Monday, 7 February 2011

The reason to be here

Whatever that is, I say First stop, Banpo Neolithic settlement.

This has to be one of the most completely excavated neolithic sites around, hasn't it? Tell me about the others. I want to visit those too.

Grain pits, burial chambers, defensive ditches, evidence of settlement over a lengthy period of time due to multiple post holes, kilns, fire pits, tools, pottery... The children wish I would shut up as well. They shove their hands in their pockets, scowl, and say it's too cold to stand around.

Here's Squirrel, looking glum by a model of neolithic settlement.

She is probably counting the days when she can leave home to study a degree in Fairyology. That will mark an end to the ancient-tending mama dragging everyone out of warm beds, only to watch me enthusiastically jump up and down and joyfully point at bits of clay while breathlessly over-using the word fantastic!

Granted, the site is freezing, and covered in a thick layer of dust, so I try to be patient. Anyway, I bet she ends up dumping the poxy fairies and studying something useful like history, or rocks. One day it will dawn on her that fairies are not real, but neolithic settlements are and, best of all, this is where your great great grandmother used to live.

Not in the building above, obviously, because this is a terrible outdoor reconstruction in the process of being knocked down.

I hope so. At the moment it looks like the primitive neoliths used it as a dump site for the local builders.

Sorry about that, Banpo Museum, because Dig tells me the exhibits inside the new halls are just great and well worth visiting. Much better, he says, than staggering around outside, complaining about Chairman Mao and what that means for the Chinese marketing of prehistory.

So I didn't get to see the new exhibits. At all. I can only shake my head sorrowfully and know that I've left so many places where I wanted to stay longer that I've had to come to terms with regret and reluctance by saying that anything left undone is a reason to return. That's what I do here, so see you again, Banpo.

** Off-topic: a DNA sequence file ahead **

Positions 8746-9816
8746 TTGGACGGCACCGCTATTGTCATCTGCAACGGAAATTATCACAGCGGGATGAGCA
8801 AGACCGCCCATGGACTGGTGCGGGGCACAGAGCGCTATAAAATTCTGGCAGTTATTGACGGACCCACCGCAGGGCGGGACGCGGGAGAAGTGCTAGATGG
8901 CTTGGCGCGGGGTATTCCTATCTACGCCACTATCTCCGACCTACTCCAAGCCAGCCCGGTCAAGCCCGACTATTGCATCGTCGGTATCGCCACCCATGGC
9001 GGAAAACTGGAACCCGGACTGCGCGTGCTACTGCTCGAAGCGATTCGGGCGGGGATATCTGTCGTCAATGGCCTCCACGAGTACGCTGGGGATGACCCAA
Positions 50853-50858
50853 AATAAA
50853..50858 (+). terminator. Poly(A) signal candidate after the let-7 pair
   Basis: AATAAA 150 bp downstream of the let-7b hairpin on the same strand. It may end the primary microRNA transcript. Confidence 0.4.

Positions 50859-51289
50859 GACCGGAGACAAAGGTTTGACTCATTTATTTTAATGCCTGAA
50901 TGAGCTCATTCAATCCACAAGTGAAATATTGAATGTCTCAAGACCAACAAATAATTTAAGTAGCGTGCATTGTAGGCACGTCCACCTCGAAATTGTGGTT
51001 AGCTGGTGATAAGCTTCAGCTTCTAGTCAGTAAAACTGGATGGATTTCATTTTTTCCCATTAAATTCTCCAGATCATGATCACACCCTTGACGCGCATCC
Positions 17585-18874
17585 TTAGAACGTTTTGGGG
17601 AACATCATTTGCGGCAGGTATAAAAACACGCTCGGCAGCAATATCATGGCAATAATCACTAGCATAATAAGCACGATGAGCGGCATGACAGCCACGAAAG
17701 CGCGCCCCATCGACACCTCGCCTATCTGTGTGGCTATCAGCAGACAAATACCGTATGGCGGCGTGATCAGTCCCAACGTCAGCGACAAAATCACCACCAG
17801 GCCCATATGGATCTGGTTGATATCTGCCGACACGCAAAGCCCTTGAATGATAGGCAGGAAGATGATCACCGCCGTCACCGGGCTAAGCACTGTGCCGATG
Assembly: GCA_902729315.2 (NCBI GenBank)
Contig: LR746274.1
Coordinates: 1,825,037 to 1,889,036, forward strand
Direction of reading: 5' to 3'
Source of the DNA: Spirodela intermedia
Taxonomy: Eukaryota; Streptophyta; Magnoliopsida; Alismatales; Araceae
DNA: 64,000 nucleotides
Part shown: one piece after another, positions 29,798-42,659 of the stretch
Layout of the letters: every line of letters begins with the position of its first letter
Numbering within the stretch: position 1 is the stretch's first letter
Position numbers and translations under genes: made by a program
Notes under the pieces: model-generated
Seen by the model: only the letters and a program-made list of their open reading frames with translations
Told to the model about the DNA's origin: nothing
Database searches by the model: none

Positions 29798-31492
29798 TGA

Anyway, it's a quick stop en route. The things the kids really want to see? The reason why anyone visits Xi'an at all.

All smiles now. Except Tiger. She is deadly serious. She brings the crowds to a halt with four hours of this.

I don't know what this says about the Chinese visitors, but most of them seem utterly intrigued by Tiger's sketching. They spend some time staring over her shoulders and pointing her out to their friends. Thanks to her, we get requests for photographs, intensive arm stroking, and one gentleman clasps his hands and bows to her.

She is totally oblivious to it all, so it hasn't gone to her head, although it might have gone to mine. Any more of this public attention and I will really become that home ed mother put up by the popular press - the one who is convinced her child is a genius, and maybe even Einstein, or Michelangelo, reincarnated in a frock. Soon I shall be insisting on an art degree by age 14 and invoicing Saint Martins for the privilege of looking at her. Dig, who is more level headed than me, but who didn't receive all the hugging, suggests she might just start with a GCSE in art, but be aware, because whatever the exam question, and whatever the site, she'll only ever draw a horse.


sharon said...

I see an opportunity for some clay modelling to while away the cooler days ;-)

MadameSmokinGun said...

I love it. This used to be me in museums. I have now given up museums as I have devil children. I can't remember (because I am senile) if I posted this before but the last time I was in such a place, (the British Museum to be exact), Minx sighed loudly (echoingly loudly) and stated 'Dad! There is NOTHING of interest here.'

We got our coats.

Ernestine said...


Miss you all loads but very happy to hear of your exciting times.

Love to you all!

Tanti auguri da

Zia Erny & Chiara Luna